How I learned to stop worrying and love the Drog
I was introduced to club football at a stage in my life where my sport-watching DNA was almost fully developed. Till then, apart from the consumption of unhealthy amounts of cricket, football, tennis and motor-sport were consumed in small, tasty bites – the grand-slams, the big races and of course, world cups and European international tournaments.
In 2005, a friend (who I remain eternally indebted to) made me watch the return leg of Chelsea v. Barcelona, quarter finals of the Champions League. By the time I figured out the qualifying mechanisms, the structure of leagues and cup tournaments and the seemingly unending history behind these, I was hooked. And Chelsea, the inexorable, grinding force of English football, was my team of choice. To me, they were the foot-balling equivalent of Steve Waugh – dogged, arrogant and successful. What was not to love?
As my familiarity with their squad grew over the next couple of years – (I used to obsess over figuring out team changes from one game to the next only through the faulty but rewarding aid of memory – an entirely needless exercise I am sure is engaged in by many fellow fans) – there was this one strange figure which confused me. The pantomime villain with the awkward touch, the sometimes-marauding-sometimes-lumbering forward, Didier Drogba.
Here was a man who was the lynchpin of the attack and yet behaved with the petulant imbecility of a teenager who needs a good thwack on the back of his head once in a while. He could conjure magical goals but more often than not, his shin, groin, knees, upper arms would bundle the ball into the goal, where all he has done is somehow managed to occupy the one spot in the field where such a deflection could result in a goal. Drogba seemed to be an accidental striker – a small packet of good luck followed him to the field and exploded frequently to confound everyone else. He was the Agarkar at the beginning of his one-day career – getting wickets off leg stump half-volleys – and sometimes even of Mark Waugh.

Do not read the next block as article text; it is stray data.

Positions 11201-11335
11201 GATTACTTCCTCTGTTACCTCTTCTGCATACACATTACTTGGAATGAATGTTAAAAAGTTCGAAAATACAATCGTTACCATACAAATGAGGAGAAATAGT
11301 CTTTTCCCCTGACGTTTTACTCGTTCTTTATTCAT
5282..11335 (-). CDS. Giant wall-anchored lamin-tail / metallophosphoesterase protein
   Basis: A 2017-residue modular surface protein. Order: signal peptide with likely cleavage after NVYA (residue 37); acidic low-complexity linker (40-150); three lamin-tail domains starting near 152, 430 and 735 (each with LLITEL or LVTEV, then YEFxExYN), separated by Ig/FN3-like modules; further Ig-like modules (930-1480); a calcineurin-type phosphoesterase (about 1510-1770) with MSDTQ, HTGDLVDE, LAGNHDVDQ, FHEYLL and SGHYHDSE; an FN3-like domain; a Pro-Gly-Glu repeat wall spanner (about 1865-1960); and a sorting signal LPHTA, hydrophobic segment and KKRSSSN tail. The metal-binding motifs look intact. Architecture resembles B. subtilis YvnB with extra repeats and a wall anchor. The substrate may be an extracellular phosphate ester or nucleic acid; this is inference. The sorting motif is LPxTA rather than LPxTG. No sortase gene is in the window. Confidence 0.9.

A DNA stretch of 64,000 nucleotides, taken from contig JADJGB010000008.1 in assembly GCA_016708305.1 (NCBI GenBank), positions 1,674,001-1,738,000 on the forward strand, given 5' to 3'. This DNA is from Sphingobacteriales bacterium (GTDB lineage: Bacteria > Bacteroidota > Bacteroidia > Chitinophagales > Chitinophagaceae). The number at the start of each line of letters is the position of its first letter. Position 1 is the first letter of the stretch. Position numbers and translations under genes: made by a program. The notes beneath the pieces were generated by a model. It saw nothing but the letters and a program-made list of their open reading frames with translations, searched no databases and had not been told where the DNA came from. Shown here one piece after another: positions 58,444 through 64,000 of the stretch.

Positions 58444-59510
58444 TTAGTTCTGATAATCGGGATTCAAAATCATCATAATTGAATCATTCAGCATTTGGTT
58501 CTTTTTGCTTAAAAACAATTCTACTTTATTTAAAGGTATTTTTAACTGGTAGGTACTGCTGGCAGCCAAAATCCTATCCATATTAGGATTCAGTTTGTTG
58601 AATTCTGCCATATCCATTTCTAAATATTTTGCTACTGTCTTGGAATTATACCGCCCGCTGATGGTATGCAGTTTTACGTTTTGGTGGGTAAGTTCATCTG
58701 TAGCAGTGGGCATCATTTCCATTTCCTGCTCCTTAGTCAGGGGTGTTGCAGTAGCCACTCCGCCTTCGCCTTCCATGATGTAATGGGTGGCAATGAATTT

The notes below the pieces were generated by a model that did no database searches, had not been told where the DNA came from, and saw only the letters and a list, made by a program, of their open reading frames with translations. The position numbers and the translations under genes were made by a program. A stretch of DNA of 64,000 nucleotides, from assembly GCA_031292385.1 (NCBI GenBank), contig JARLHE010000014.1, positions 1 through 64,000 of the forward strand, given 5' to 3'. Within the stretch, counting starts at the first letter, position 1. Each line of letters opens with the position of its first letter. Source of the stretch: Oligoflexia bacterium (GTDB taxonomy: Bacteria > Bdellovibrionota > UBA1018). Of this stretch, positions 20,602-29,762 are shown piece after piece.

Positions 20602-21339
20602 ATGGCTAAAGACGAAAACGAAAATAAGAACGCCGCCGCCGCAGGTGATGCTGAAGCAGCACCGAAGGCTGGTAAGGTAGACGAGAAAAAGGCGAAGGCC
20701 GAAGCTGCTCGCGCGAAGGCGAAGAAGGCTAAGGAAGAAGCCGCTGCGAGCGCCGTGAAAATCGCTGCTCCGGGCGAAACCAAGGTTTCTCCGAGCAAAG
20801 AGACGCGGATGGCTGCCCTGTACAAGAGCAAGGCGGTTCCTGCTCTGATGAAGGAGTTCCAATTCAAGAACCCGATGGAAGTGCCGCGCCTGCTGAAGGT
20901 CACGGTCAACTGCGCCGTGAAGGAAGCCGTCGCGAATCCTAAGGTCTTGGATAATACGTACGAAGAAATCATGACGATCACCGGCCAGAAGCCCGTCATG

What was embarrassing was the falling and tumbling and play-acting that plagued his game. The thinnest blade of grass would trip him up and he’d be a Humpty Dumpty. His face would contort with a startling resemblance to that of Sonu Niga(a)m’s – when he was being tormented by Armaan Kohli’s snake-eyes in Jaani Dushman. Then, just when you’d think his season is over – nay, his career is over – he’d get up, and start barrelling down the pitch to make a mockery of the opposition defenders.
Now, when you support a team, you support it warts and all. Even if the wart is an indefensible cry-baby. So I’d ignore the tirades against his indiscretions and focus on the collection of shanks and touches that went into the back of the net.
But here’s the great thing – Drogba started scoring beautiful goals. The next couple of seasons, he started routinely turning in performances worth of a striker of one of the most formidable teams in the world. Magical ball-control, supreme skill, and an array of finishes that would make any striker proud. And he continues to do it – while not abandoning the core principles of his infamy.
We all project – and nothing affords so many opportunities for pop psychology projections as sport. In Drogba, we find the ugly, fallible anti-hero who is capable of beauty from time to time. He can elevate your mood with a great goal even when he has been exasperating a minute back. It’s not so much that he embodies greatness – it’s that he occupies it even when he is busy falling over.
So now, I am at peace with him. After all, I am a fan, and as a true fan, I have the ability to adjust my blinkers anyway I choose to. In my revised view, Drogba is the cruel target of defenders who mercilessly hack him down. Referees hate him and pundits ignore his contributions. He plays through pain and delivers again and again. He plays for the Blues and that’s all that matters.